the mortgage shows up? Are homeowners on the hook again for those ‘missed’ mortgage payments? It was not uncommon for mortgages to be sold multiple times, and it is my understanding that loans were intentionally not given unique identifiers as it moved from origination or purchase through to securitization.
In response to the WSJ story, Director Elmendorf issued a public statement maintaining the integrity of CBO’s work, an excerpt which reads:

“…We have the utmost confidence in the objectivity of our work and devote considerable time and energy to explaining the basis of our findings as clearly as we can to help Members of Congress understand the work that we do.” (Bolded emphasis is CBO Director Elmendorf’s)

In early November 2010, a stunning example was CBO Director Elmendorf’s, a Harvard Ph.D. economist, view that employment growth in housing construction would spur economic growth, in his discussion of inputs into CBO’s macroeconomic forecast model. A question about the assumption was met with Director Elmendorf asking why they were “pessimistic” about such assumptions.

After my termination, Director Elmendorf stated that I should have followed directions from the more knowledgeable and experienced Chief Economist Lucas, taken the opportunity to learn from her. Director Elmendorf saw no ethical issues in her direction, but shifted to perhaps we had a difference of professional opinion. As I understand, Director Elmendorf and MIT Professor Lucas first claimed to Senator Grassley’s office that they could not speak about my termination due to personnel privacy protections, when none exists for Congressional employees. When given full immunity to speak freely to Senator Grassley’s office regarding my termination, they refused to speak.

It has been suggested to not mention these things in polite conversation, but I admit there were oddities following CBO’s termination. After CBO fired me at the end of the day saying “we do not know whether or what you know about economics, economic theory or finance,” I returned to my office to make a phone call. Everyone had left, but there was a silhouette of a man standing in the dark in an office across the courtyard watching me during the 15-20 minute phone call. Later, I came home to find some papers had been moved and could no longer find some important documents pertaining to this case. I attempted to retrieve these documents from my office at CBO, but the power to my office was shut down precisely as the documents from my computer were about to be e-mailed to me; the entire floor and building were unaffected. At about 3 a.m. during a week day, there was sudden a loud crash into my front door followed by complete silence. Perhaps it was just a complimentary early wake-up call.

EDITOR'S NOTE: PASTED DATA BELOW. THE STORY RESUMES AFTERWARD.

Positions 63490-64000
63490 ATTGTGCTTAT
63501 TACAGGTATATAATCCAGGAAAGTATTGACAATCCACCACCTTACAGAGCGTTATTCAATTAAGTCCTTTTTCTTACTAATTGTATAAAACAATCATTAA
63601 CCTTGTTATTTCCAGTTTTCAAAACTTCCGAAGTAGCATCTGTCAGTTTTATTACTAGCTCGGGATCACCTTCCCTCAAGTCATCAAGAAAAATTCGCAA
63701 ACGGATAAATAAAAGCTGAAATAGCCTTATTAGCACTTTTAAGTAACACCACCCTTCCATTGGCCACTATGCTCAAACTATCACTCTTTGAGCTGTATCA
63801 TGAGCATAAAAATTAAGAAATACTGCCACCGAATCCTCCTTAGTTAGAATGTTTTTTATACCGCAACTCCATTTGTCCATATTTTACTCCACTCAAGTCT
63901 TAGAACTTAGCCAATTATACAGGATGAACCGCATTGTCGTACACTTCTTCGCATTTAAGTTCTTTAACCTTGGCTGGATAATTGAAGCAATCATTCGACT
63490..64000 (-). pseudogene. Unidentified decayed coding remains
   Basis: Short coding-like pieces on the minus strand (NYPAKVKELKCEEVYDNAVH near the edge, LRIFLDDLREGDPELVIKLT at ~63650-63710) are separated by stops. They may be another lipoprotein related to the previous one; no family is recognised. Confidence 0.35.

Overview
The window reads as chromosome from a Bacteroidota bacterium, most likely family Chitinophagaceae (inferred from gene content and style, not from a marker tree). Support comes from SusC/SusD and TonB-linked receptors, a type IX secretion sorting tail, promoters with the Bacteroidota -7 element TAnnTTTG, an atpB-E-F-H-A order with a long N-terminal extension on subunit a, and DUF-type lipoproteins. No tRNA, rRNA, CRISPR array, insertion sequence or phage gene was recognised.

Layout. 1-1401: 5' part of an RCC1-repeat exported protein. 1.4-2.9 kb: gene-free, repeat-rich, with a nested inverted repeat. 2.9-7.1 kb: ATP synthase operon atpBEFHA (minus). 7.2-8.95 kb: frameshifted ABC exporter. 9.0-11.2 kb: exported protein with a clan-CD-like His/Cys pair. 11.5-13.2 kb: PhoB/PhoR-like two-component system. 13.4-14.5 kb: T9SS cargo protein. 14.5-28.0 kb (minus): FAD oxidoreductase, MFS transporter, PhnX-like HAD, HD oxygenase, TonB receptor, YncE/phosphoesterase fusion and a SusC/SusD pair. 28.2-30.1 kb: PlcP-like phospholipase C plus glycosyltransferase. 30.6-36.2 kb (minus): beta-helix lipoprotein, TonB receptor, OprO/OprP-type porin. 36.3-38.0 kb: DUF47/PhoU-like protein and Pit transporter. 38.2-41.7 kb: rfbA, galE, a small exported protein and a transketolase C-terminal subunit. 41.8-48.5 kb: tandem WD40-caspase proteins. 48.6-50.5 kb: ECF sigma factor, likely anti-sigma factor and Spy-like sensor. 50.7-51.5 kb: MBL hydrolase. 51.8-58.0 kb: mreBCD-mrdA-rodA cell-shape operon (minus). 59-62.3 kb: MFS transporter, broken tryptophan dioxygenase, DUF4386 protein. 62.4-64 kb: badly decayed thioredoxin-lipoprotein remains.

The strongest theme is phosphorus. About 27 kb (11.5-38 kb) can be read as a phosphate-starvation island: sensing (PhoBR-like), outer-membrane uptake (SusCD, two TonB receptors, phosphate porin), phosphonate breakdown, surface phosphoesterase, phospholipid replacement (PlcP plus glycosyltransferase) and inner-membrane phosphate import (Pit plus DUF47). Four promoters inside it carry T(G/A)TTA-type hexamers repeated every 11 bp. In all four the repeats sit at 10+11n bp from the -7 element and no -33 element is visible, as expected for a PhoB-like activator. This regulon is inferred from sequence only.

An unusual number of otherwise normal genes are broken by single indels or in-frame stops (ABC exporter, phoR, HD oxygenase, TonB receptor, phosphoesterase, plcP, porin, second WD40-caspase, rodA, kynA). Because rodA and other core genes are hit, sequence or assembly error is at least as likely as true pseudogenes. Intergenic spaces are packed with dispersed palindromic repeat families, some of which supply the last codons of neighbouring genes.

The truth is still what it is.

As I have come to learn, the issue of foreclosure fraud ‘robo-signing’ seems to be spoken in hushed tones near the powers of Washington D.C. CBO has the ear of Congress and can make or break policies that affect the nation with its analyses.

Who is the CBO serving?

Lan T. Pham, Ph.D.



And her full letter to Chuck Grassley can be found here - pdf.

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The Big Ching-aso's picture



".....that has given rise to legal action in U.S. history."

Roh, roh.   Where have I heard that term 'legal action' for the slighted public-at-large before?

IOW, a whole new shit-load bunch of lawyers are gonna get a whole-lot class-action richer.  At the end of the day, the 'settlement' will be like about $1.50 per household give or take $1.49.    Not adjusted for hyper-inflation of course.